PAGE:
Monday night's post-Money in the Bank edition of WWE RAW certainly had its moments including the new World Heavyweight champion Dean Ambrose grabbing the spotlight impressively and Big "Johnny Laryngitis" (thanks, Enzo) making his glorious return. As always however, those diamonds were surrounded by a lot of rough spots too.
-- The Hits --
While it’s probably too early to tell, Monday's RAW showed encouraging signs that the WWE may see Dean Ambrose as more than just a transitional champion. Ambrose was given ample opportunity to play to his strengths, demonstrating his natural line delivery in the opening segment and shining on commentary at the end of the show.
While his in-ring work remains a frantic and often sloppy work-in-progress, Ambrose’s bountiful charisma, paired with a new harder edge to his character, makes him a very realistic candidate for the role of top babyface. That added grit, which saw Dean back up his threats to take out Roman Reigns if necessary, must remain if the transition from upper-midcarder to main eventer is to stick. "Stone Cold" Steve Austin wasn’t exactly too interested in making friends or being wacky either.
No, I’m not referring to the en vogue crowd chant. Rather, the seemingly neverending beef between Kevin Owens and Sami Zayn, complete with the always hilarious, and cartoonish, fist-flailing dust-ups.
Although only five minutes aired, the match between these two, who the announcers again claimed are “destined to fight forever”, was a very enjoyable taster for what will presumably be a rubber match at Battleground. The finish, with Zayn reversing the Pop-Up Powerbomb into a cradle, was particularly enjoyable.
I’ve been as critical of the paint-by-numbers Rusev/Titus O’Neil feud as anyone, but Monday night’s resumption of hostilities between the two was a major improvement.
Titus’ impassioned backstage hollering about the Bulgarian having the temerity to disrespect his kids was excellent, ensuring that the former Prime Time Player actually received a reaction for running off the US champion for a change. While I’m not crazy about the idea of another PPV match for a guy that has no business working matches of that calibre, one must award credit where it’s due.
Recent unsolicited auditions of Teddy Long and Kane for the role of Smackdown general manager were both leading to this glorious moment -- the return of John “Big Johnny” Laurinaitis. Hearing the hoarse one protest that “Big Johnny loves change!” was music to my ears, as was his hurried “People Power!” before Shane McMahon ushered him off the stage. What a preview for those of us literally counting the days to his debut on Total Bellas.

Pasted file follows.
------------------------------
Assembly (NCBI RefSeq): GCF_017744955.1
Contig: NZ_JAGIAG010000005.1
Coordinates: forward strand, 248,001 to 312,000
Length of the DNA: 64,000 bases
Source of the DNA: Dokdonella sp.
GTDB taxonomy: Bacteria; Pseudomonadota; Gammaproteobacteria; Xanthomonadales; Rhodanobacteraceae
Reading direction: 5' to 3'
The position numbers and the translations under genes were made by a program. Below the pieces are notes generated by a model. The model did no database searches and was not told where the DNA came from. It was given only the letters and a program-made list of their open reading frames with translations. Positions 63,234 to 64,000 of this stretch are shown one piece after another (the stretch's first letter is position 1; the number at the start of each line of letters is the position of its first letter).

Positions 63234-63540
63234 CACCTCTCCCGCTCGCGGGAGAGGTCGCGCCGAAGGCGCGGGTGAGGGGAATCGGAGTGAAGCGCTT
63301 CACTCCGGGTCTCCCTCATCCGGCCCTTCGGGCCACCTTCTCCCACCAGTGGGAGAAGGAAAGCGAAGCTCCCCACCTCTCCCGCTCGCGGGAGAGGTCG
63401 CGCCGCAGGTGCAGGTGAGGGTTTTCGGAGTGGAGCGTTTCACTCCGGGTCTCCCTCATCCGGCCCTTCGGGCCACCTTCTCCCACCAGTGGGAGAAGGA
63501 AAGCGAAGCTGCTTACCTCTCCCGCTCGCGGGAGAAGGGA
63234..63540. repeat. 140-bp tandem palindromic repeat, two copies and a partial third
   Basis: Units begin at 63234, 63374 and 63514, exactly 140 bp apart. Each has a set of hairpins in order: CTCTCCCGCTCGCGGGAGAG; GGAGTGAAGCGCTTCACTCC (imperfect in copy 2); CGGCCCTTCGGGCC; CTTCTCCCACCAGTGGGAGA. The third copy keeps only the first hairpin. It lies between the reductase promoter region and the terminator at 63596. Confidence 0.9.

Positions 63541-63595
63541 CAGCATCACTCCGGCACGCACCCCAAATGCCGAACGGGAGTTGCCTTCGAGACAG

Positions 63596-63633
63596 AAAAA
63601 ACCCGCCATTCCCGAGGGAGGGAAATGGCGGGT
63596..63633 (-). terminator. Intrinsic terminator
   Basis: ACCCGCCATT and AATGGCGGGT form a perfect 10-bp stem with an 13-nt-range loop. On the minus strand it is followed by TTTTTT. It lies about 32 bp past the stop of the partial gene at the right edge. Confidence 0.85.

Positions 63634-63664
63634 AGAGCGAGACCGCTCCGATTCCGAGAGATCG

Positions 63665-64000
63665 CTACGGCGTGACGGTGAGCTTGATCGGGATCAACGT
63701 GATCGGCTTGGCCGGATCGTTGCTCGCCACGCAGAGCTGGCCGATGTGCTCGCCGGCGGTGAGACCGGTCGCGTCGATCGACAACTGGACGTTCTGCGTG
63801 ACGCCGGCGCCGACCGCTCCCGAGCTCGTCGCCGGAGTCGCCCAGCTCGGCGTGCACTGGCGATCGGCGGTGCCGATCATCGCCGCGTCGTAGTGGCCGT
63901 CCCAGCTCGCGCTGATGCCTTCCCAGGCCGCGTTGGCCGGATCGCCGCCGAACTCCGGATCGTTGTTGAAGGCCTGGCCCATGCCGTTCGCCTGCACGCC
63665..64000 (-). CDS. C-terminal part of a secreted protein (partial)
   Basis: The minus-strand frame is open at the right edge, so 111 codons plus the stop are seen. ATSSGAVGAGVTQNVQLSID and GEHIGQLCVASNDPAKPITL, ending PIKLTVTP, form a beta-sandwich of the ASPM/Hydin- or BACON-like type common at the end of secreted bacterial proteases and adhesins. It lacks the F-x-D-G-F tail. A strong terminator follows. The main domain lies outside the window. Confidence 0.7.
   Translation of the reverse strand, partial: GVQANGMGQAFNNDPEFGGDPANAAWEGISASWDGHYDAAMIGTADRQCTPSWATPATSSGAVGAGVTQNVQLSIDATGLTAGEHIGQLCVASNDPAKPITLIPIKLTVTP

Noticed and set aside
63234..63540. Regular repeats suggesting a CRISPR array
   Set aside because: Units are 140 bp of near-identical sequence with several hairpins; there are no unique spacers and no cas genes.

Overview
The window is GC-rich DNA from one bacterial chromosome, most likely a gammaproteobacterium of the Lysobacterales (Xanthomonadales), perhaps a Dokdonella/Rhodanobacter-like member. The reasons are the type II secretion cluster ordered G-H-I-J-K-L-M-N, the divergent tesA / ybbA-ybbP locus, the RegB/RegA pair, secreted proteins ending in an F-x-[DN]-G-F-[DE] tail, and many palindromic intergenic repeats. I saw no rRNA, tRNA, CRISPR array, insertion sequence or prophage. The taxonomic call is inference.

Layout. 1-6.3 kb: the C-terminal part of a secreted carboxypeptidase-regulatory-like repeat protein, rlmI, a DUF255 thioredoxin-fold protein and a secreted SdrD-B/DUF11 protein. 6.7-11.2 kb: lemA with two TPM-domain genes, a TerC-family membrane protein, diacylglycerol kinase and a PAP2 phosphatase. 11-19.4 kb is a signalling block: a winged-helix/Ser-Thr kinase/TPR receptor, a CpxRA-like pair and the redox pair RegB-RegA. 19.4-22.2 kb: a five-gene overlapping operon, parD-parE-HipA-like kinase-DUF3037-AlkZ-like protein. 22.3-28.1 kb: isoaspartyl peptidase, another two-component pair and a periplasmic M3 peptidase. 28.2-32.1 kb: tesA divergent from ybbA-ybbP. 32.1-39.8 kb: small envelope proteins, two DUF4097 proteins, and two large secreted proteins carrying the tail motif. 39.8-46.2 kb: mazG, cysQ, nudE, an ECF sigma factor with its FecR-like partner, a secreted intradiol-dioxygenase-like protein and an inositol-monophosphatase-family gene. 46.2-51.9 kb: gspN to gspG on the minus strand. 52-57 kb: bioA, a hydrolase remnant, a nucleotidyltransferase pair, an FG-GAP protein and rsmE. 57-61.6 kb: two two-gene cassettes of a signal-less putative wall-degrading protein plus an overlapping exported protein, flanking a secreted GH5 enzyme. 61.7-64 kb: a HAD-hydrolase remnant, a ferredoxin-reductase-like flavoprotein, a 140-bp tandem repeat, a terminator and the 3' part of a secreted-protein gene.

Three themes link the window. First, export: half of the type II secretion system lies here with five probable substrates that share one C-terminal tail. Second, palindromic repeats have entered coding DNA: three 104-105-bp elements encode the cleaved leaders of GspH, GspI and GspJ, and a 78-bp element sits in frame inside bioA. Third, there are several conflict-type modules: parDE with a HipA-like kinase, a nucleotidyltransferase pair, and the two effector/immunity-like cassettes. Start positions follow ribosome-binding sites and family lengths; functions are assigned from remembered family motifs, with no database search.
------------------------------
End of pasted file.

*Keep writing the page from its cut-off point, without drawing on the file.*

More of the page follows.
-- The Misses --
The Apology Club
Following on from the crummy finish to their match on Sunday, everything about the Cena/AJ Styles dispute fell completely flat on this show.
While AJ’s promo delivery remains great, the material he, Cena and The Club had to work with was wafer-thin, centering mostly around an insincere Styles looking to extract an “apology” from his buddies. Cena of course rejected it, but not in nearly as brief a manner as might be expected. The subsequent 3-minute encounter between he and Karl Anderson was also terrible, with Cena making his opponent look like a geek by destroying him despite gawking at the entrance ramp the entire time. Weak.
Rollins’ characterisation (again)
Seriously?! Let’s get this straight -- Seth Rollins works the Money in the Bank main event as a babyface, reverts to whiny heel mode in Monday’s opening segment, and then cuts a rousing “prove myself” promo in the second hour!? The characterisation of The Man/The Future is even more inconsistent than that of his former leader Stephanie McMahon at this stage.
The kind of predictability we saw in his plodding main event against Reigns -- complete with Chekhov’s (unbreakable) Spanish announce table and obvious double countout finish -- would be very welcome here.
“Oooh, the Wyatts are mad at me. I'm so scared! Oooh, the Wyatts!”
The Wyatts, sans the injured Luke Harper, made their return on Monday night, threatening to ensure that “New Day Falls”. Colour me underwhelmed. The fun-loving New Day should be too, given that Bray Wyatt and co. have delivered on precisely zero of their threats to date.
In fact, it’s difficult to think of a non-jobber heel group with a lower success rate than these jamokes. Hey, at least our tag champs’ interruption prevented us from enduring some of Bray’s patented rambling windbaggery. No buys for anything involving him until the way he’s booked improves drastically.